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It is all about personality. You want a willing, laid back animal that retains it's training whether it is a pony or horse. Even with that, bad habits can develop depending on your child's level of experience and what she allows the animal to get away with. For me size is secondary. I intended for my son to start with a sturdy pony. I started looking when he was 2 but was in no hurry and thought nothing of sitting him on our drafts. The more we talked about his "pony" (we refer to all the horses as ponies) my son did not realize we truly meant pony until we went to see a few. He threw fits. He wanted a "real" pony (draft horse). I found a lovely QH mare (just over 15 hands) and he accepted her. He was 4. She was happy to listen to him and follow his directives and we would ride her to make sure she was honest but really she didn't need that until he started allowing her to do as she pleased because he was happy sitting and letting her take charge (he was 6 going on 7). He's had her for 7 years now. Her only issue is her refusal to carry two. Because of that we either walk youngsters that have never ridden or pony them off another horse. He still considers her too small. Up until this year I've allowed him to ride my big mare (18 hand Belgian) once I have reminded her of what's expected and he takes her out in the yard, riding her up to the neighbor's or out through empty pastures. Now that he is older (your daughter's age) and understands more about how different horses respond he can get on her and she listens to him as much as she listens to me without the reminders. That is to say she respects him and his authority. Again it is all about personality not size. At lessons his favorite is a stout QH pony that gives him a run for his money and has to be reminded each ride who is boss. Big difference in sizes and personalities. Any of the animals is capable of hurting him, their personality determines the likelihood or risk. His worst injury was from the pony.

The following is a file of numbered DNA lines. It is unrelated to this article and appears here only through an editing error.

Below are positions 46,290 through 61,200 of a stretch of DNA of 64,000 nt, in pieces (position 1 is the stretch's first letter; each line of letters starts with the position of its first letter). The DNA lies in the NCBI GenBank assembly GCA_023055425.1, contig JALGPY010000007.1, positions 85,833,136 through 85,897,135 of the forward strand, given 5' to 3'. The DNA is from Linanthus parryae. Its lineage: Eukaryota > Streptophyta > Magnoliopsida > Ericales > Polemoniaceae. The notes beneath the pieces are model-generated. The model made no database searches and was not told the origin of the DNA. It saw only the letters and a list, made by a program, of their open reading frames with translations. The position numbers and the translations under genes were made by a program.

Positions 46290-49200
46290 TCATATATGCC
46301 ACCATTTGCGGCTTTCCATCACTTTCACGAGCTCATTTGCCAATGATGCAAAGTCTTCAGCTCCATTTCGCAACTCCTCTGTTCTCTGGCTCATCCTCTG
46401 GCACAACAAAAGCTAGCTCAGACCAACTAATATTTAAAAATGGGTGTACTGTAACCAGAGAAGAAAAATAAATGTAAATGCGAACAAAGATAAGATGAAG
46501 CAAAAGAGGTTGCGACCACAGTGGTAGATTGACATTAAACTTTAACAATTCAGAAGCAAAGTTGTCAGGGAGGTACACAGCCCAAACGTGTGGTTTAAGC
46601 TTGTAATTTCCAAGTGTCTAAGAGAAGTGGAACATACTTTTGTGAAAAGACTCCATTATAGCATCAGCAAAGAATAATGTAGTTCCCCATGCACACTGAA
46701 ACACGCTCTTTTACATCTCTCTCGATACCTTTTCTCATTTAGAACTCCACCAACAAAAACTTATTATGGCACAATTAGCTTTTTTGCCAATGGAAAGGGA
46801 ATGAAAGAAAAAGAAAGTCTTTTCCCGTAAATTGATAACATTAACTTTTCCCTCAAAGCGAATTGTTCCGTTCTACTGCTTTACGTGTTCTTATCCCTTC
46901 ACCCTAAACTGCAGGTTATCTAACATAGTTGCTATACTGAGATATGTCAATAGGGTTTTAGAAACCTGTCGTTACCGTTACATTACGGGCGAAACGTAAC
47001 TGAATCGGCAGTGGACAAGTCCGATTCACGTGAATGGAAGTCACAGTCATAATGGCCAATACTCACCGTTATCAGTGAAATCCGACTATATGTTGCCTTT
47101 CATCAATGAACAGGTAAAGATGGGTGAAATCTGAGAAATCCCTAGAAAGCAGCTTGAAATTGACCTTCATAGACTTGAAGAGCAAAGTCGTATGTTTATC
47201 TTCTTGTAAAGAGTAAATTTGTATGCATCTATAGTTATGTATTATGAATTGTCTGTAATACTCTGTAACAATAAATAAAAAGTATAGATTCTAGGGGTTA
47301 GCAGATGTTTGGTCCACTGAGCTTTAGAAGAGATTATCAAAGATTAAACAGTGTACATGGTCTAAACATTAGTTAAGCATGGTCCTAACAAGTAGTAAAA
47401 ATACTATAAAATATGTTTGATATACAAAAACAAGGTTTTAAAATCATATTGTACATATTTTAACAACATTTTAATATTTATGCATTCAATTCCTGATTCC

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post #7 of 31 Old 06-17-2015, 12:33 AM